Howard v. SSA
MEMORANDUM OPINION & ORDER: For the foregoing reasons, it is ORDERED that the Plaintiff's Motion for Summary Judgment, R. 13 be DENIED, the Defendant Commissioner's Motion to Summary Judgment R. 14 be GRANTED, and that Judgment be entered affirming the final decision of the Commissioner. Signed by Magistrate Judge Edward B. Atkins on 7/2/2014.(KSS)cc: COR
UNITED STATES DISTRICT COURT
EASTERN DISTRICT OF KENTUCKY
NORTHERN DIVISION at ASHLAND
CIVIL ACTION NO. 0:13-CV-173-EBA
RONALD EUGENE HOWARD, JR.,
CAROLYN W. COLVIN,
Commissioner of Social Security Administration,
Plaintiff, Ronald Eugene Howard, Jr., brings this action under 42 U.S.C. § 405(g) to
challenge the Defendant Commissioner’s final decision denying his application for Supplemental
Security Income (SSI) and Disability Insurance Benefits. [Record No. 13]. This matter has been
referred to the undersigned to conduct all proceedings and order the entry of a final judgment in
accordance with 28 U.S.C. § 636(c). [Record No. 15]. Now ripe for decision on the parties’ crossmotions for summary judgment, and for the reasons set forth herein, the Plaintiff’s Motion for
Summary Judgment [Record No. 13] shall be denied, the Defendant’s Motion for Summary
Judgment [Record No. 14] shall be granted, and Judgment shall be entered affirming the final
decision of the Commissioner.
II. FACTUAL BACKGROUND & PROCEDURAL HISTORY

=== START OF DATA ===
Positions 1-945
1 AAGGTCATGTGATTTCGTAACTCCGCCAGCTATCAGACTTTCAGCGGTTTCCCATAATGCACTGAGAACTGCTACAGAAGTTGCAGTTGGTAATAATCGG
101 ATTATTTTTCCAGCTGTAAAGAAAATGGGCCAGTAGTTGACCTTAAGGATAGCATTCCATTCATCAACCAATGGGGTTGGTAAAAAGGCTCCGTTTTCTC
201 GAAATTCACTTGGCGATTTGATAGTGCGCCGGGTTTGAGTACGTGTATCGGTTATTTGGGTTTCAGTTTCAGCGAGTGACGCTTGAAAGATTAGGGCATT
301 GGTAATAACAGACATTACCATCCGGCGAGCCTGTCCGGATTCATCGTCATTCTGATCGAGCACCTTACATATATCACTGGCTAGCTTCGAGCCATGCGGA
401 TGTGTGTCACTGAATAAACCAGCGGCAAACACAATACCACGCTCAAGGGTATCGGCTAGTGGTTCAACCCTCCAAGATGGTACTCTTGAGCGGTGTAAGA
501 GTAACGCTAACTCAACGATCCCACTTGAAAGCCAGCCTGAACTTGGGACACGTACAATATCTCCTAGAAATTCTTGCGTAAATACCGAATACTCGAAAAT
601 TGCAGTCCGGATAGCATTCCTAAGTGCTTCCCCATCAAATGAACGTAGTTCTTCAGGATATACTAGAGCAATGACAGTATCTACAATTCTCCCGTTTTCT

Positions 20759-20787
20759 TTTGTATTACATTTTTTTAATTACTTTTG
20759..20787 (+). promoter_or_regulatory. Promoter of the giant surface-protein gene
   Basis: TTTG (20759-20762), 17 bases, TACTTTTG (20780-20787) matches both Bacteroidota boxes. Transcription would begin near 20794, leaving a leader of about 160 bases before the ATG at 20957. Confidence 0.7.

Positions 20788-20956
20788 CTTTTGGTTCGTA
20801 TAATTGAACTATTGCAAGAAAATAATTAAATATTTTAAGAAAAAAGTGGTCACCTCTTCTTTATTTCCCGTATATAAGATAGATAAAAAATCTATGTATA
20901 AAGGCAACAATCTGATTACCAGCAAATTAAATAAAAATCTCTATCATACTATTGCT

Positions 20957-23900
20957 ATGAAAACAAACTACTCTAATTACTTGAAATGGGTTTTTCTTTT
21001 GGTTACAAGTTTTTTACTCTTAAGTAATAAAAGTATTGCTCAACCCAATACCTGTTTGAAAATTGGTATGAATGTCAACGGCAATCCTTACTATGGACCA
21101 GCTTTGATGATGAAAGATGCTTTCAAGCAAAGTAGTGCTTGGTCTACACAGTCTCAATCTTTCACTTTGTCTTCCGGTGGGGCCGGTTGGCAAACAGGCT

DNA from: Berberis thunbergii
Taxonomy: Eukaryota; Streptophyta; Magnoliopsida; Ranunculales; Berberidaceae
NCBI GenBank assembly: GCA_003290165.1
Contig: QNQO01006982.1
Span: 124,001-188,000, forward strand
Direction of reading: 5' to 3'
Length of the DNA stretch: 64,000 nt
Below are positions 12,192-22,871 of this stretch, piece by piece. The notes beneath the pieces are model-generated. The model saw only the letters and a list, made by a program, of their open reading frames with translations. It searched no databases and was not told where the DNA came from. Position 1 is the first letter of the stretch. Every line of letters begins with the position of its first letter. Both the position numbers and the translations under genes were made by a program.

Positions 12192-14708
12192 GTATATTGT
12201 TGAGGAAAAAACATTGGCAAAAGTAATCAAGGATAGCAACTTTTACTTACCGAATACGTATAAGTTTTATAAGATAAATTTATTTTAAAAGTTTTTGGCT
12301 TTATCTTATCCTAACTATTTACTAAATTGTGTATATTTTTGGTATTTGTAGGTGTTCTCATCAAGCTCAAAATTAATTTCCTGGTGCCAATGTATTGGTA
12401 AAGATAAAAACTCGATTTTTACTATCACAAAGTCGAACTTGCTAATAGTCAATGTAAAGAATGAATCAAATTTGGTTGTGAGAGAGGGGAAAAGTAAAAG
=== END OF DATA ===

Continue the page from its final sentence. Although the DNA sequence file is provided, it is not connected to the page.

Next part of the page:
On November 04, 2010, the Plaintiff filed an application for supplemental security income
and disability insurance benefits. [Tr. 181-194]. In this application, the Plaintiff alleged disability
since March 10, 2010. Id. In his Disability Report, Form SSA-3368, the Plaintiff claimed his work
ability was limited due to bronchiolits [sic.] obliterans organizing pneumonia, interstitial lung
disease and depression. [Tr. 228-230]. His claim was denied initially [Tr. 61-82], and on
reconsideration [Tr. 87-112]. After denial of his claim, Plaintiff requested a hearing in front of an
Administrative Law Judge (“ALJ”). [Tr. 127-128].
On September 24, 2012, a hearing was held before Administrative Law Judge Charlie Paul
Andrus. [Tr. 29-50]. The Plaintiff testified at the hearing, and was represented by Lucinda Jean
Cornett. [Tr. 29-50]. The ALJ also heard testimony from vocational expert Gina Baldwin. [Tr. 4549]. ALJ Andrus denied Plaintiff’s claim for benefits in a written decision dated October 03, 2012.
[Tr. 11-28]. In evaluating Plaintiff’s claim, the ALJ applied the five-step sequential evaluation
process to determine that he was not disabled. See 20 C.F.R. §§ 404.1520; 416.920. At the first
step, the ALJ found that Plaintiff had not engaged in substantial gainful activity since the date of his
application for benefits. [Tr. 16]. Next, the ALJ found that the Plaintiff has the following severe
impairments: chronic obstructive pulmonary disease, depression, and anxiety disorder. [Tr. 16].
At step three, the ALJ found that Plaintiff’s medically determinable impairments did not meet or
medically equal one of the listed impairments in 20 C.F.R. Part 404, Subpart P, Appendix 1. [Tr. 167].
Before proceeding to the fourth step, the ALJ found that Plaintiff’s impairments left him with
the residual functional capacity (“RFC”) to perform the full range of medium work as defined by
the Regulations. [Tr. 17-22]. Specifically, with respect to his physical limitations, the ALJ described
Plaintiff’s residual functional capacity as follows:
Claimant has the residual functional capacity to perform the full range of medium
work as defined in 20 CFR 404.1567(c) and 416.967(c) except can never climb